BURLINGTON, Mass.—Avid said today that it is delaying its announcement of new products until summer. The company had planned on unveiling the news at its “Avid Connect” event scheduled just prior to the NAB Show, both of which were cancelled due to the coronavirus pandemic.
“Our customers are inundated, dealing with the coronavirus crisis, from trying to get business continuity set up or getting remote workers working,” said Avid CEO Jeff Rosica. “We're dealing with literally hundreds, if not tens of thousands of users, and hundreds of customers around the world, so we decided it was probably better during the heat of this crisis not to be coming out and announcing new products.”
“Avid is planning to take its products on a global tour, hopefully by the end of the year,” Rosica said. However, the pandemic requires that the company focus on helping its customers get through the current crisis.
“We're going to keep all of our teams focused on helping our customers,” Rosica said.
With most media productions shutting down worldwide during the pandemic and more production personnel having to work from home instead of facilities that may provide access to higher bandwidths, their customer base is very challenged currently. Rosica described their customer base in three tiers.
“The bottom tier is people working from home just needing to get an extra piece of software installed on their machine at home so that they can start using Dropbox or, you know, FedEx drives back and forth, whatever,” Rosica said.
The company has launched a remote work website to help answer questions for those personnel working from home: https://www.avid.com/remote-work. On March 16, it announced that it was offering free 90-day licenses for each of its registered users of Media Composer | Ultimate, Pro Tools, Pro Tools | Ultimate, and Sibelius | Ultimate through Friday, April 17. This offer was also made to any student of an Avid-based learning institution that uses Media Composer, Pro Tools or Sibelius.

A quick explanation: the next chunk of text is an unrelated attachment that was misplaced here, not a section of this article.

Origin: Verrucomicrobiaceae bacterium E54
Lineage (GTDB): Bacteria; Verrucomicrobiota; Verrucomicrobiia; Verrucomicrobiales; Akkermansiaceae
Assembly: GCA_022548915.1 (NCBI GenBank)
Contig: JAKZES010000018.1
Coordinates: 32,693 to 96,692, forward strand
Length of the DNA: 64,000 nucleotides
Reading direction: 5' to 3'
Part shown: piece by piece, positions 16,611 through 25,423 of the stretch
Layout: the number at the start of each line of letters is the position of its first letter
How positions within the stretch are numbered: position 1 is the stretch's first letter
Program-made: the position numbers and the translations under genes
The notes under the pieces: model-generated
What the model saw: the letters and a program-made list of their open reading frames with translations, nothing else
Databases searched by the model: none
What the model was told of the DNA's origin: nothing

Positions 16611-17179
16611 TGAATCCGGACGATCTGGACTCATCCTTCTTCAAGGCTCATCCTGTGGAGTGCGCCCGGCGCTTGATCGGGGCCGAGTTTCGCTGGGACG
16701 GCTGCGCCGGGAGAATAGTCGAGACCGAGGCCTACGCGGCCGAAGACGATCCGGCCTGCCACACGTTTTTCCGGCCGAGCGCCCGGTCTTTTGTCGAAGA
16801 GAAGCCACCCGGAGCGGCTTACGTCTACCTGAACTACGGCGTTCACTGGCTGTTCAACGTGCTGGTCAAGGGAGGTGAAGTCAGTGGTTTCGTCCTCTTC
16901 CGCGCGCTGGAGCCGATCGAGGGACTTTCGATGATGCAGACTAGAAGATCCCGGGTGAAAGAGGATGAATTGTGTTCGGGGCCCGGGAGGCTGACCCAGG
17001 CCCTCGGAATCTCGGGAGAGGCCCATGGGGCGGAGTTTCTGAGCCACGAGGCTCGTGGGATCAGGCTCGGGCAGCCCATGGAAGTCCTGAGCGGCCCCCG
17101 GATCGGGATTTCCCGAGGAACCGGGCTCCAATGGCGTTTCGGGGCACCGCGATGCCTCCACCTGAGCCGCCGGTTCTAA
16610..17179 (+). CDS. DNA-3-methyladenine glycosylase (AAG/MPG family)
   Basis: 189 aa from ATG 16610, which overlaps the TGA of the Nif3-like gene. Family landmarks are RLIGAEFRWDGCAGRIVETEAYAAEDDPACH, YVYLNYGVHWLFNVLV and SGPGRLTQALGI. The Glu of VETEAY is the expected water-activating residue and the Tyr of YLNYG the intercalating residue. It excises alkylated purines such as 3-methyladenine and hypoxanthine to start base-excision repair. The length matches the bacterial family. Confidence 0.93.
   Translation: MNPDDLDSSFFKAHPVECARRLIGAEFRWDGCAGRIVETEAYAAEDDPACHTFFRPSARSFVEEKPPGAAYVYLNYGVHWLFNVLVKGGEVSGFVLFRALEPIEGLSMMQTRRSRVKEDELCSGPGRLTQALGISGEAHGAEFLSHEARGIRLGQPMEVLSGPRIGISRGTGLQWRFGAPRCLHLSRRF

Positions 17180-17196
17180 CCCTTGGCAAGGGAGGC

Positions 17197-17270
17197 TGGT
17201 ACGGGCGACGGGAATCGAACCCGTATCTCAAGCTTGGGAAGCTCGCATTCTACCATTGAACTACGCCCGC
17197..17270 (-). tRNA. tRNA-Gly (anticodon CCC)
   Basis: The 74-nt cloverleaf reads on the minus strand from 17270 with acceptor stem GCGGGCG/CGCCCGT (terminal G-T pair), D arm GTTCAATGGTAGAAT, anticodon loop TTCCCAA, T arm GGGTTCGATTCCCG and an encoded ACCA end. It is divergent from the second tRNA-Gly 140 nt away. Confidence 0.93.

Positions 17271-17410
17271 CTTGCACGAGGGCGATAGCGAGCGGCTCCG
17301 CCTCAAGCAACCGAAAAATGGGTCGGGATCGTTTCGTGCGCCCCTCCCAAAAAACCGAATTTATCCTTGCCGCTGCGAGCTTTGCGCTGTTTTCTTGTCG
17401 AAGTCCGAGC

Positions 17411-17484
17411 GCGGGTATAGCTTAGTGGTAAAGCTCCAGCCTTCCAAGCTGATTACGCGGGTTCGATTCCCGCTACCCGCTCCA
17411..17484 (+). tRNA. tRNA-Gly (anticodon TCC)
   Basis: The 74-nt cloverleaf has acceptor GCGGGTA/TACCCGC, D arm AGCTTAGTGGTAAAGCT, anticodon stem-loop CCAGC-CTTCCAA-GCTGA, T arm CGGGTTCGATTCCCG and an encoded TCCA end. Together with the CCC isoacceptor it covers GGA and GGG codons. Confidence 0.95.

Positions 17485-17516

The “second tier,” according to Rosica are those working from home that need to be connected to the “mothership.”
“There may be a couple people in the office, keeping it running, but all the production and newsrooms and everything are remote,” he said. “In that case, we're doing remote workflows, where we're helping people set up cloud environments where it's like they're on the network in the office, but they're at their house. And so we're using public cloud to basically extend the networks and give people remote solutions to their work.”
The first tier are the large media companies that need to keep operating and continuing their role informing the public. Rosica used the recent coronavirus scare at the CBS News headquarters in New York as an example.
“That really created a problem because they couldn't even get to their systems,” he said.
These “business continuity” efforts are essential at this time, according to Rosica.
“We're helping the number of media companies literally move complete business continuity environments in the public cloud, so they can keep productions running,” he said. “We're literally duplicating people's environments into the cloud, keeping it in sync. So if anything goes wrong, they can literally just move on and keep working.”
The pandemic has brought film and television production to a “screeching halt,” Rosica said.
“Some of those shows were already in the can, but yeah, it's brought 90% of the production to a halt or or changed it dramatically,” he said. “But that'll come roaring back. I think that Hollywood will have to go back into production fast and probably at a feverish pace for a while just to get caught up.”
Rosica said Avid had been following the progress of the pandemic since early reports emerged from China.
“We saw this unfolding even in China and Asia for us. We were having to move because of our significant employee base there,” he said. “We made a global move pretty aggressively and from the very beginning. We have a whole operational plan and strategic plan around this crisis.”
Rosica said customer support calls have “nearly doubled” over the past several weeks but that the company is keeping up with the demand.
“We've been having people work a lot of overtime to help with the load,” Rosica said.
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